The Anti-Violence Campaign and NSW Police will collaborate next year on a campaign to encourage GLBT victims of crime to come forward.

The move follows an ongoing reluctance by some members of the community to report homophobic violence.

The Anti-Violence Project’s Nancy de Castro said the police had been enthusiastic partners in the campaign.

“A lot of people in the police force have been pushing this and are committed to making sure we get crime on the record — not just homophobic crime but any crime that happens within our community,” de Castro said.

“NSW Police have come on board with some funding, and the campaign will feature a police officer in ads and posters.
“When crime is made visible we can do something about it. The AVP wants to hear about any kind of homophobic harassment, violent or not.”

Surry Hills LAC Commander Supt Dona Adney said reporting a crime was vital.

“Where victims of crime do not want to make a statement or attend court the incidents still need to be reported so we are aware of where such incidents are occurring and when,” she said.

“There are many deployment tactics police can use, including proactive high visibility patrolling of trouble spots to deter crime occurring.

“I also encourage victims of domestic violence to report that violence to police. In the lead-up to Christmas there can be an increase of domestic violence and a proven way to break the cycle of violence that victims find themselves in is to report to police.”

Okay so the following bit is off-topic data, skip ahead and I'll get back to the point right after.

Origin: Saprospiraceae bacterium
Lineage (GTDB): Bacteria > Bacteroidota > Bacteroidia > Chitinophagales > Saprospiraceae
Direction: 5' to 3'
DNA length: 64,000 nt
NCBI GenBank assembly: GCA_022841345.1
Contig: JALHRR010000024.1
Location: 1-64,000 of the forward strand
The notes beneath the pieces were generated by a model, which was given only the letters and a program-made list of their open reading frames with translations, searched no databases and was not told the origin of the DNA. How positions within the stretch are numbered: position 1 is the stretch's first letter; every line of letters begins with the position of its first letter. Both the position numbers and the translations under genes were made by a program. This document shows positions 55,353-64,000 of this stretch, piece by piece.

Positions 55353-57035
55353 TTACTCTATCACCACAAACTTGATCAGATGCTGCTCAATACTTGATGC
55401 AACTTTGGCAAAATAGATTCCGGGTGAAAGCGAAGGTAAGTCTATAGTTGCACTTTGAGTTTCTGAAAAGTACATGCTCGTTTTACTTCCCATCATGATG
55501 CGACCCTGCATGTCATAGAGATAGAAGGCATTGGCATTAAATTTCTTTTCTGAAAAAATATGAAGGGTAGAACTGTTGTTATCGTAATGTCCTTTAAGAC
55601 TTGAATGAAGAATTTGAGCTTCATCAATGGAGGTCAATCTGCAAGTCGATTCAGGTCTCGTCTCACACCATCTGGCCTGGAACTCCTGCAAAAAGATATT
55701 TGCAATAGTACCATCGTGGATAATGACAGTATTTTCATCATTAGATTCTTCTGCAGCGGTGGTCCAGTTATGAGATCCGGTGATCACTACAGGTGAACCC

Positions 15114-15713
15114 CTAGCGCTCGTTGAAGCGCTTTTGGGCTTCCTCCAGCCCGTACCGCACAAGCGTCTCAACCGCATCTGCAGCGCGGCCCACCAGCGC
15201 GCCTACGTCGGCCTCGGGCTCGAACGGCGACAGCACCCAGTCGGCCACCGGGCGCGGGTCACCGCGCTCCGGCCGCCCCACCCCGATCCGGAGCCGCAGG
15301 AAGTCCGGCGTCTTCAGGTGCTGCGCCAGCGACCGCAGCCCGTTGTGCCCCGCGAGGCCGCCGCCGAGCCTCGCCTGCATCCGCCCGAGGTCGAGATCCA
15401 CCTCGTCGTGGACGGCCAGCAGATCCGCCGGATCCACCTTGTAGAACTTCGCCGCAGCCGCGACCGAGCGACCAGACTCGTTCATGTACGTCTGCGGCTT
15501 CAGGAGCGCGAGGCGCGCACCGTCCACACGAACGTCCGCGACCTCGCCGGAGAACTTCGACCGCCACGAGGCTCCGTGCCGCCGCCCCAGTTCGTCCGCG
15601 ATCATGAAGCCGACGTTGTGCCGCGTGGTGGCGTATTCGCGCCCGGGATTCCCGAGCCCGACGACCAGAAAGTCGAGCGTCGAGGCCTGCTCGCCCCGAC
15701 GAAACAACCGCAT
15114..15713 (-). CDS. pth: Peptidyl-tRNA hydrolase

The campaign follows two incidents of homophobic violence in as many weeks.

On Saturday, a couple were verbally abused in a Glebe pub and later assaulted, with the men having to lock themselves in a toilet cubicle until police arrived to arrest their attacker.

The weekend prior the victim of a recent gay bashing came forward to thank the police for their speedy intervention in stopping the assault.

Steve was walking up Oxford St to cross the road outside Darlinghurst Courthouse when he was allegedly set upon by two men. It is alleged one man tripped him while the other hit him in the head with a bottle.

“I was covered in blood and yelled for someone to call the police,” Steve told Sydney Star Observer.

He turned to see three police officers running across the road. Two northern beaches men have since been charged with assault occasioning actual bodily harm and reckless wounding.

“If they hadn’t been there I don’t know what would have happened,” Steve said.

Surry Hills LAC Commander Supt. Dona Adney said she was pleased with the outcome.

“This is an excellent example of the good police work by Surry Hills police officers who were in the vicinity,” she said.
In related news, five more Kings Cross Police Officers, including an inspector, have completed training as Gay and Lesbian Liaison Officers, bringing the number in that LAC up from four to nine.

© Star Observer 2022 | For the latest in lesbian, gay, bisexual, transgender, queer and intersex (LGBTIQ) news in Australia, be sure to visit starobserver.com.au daily. You can also read our latest magazines or Join us on our Facebook page and Twitter feed.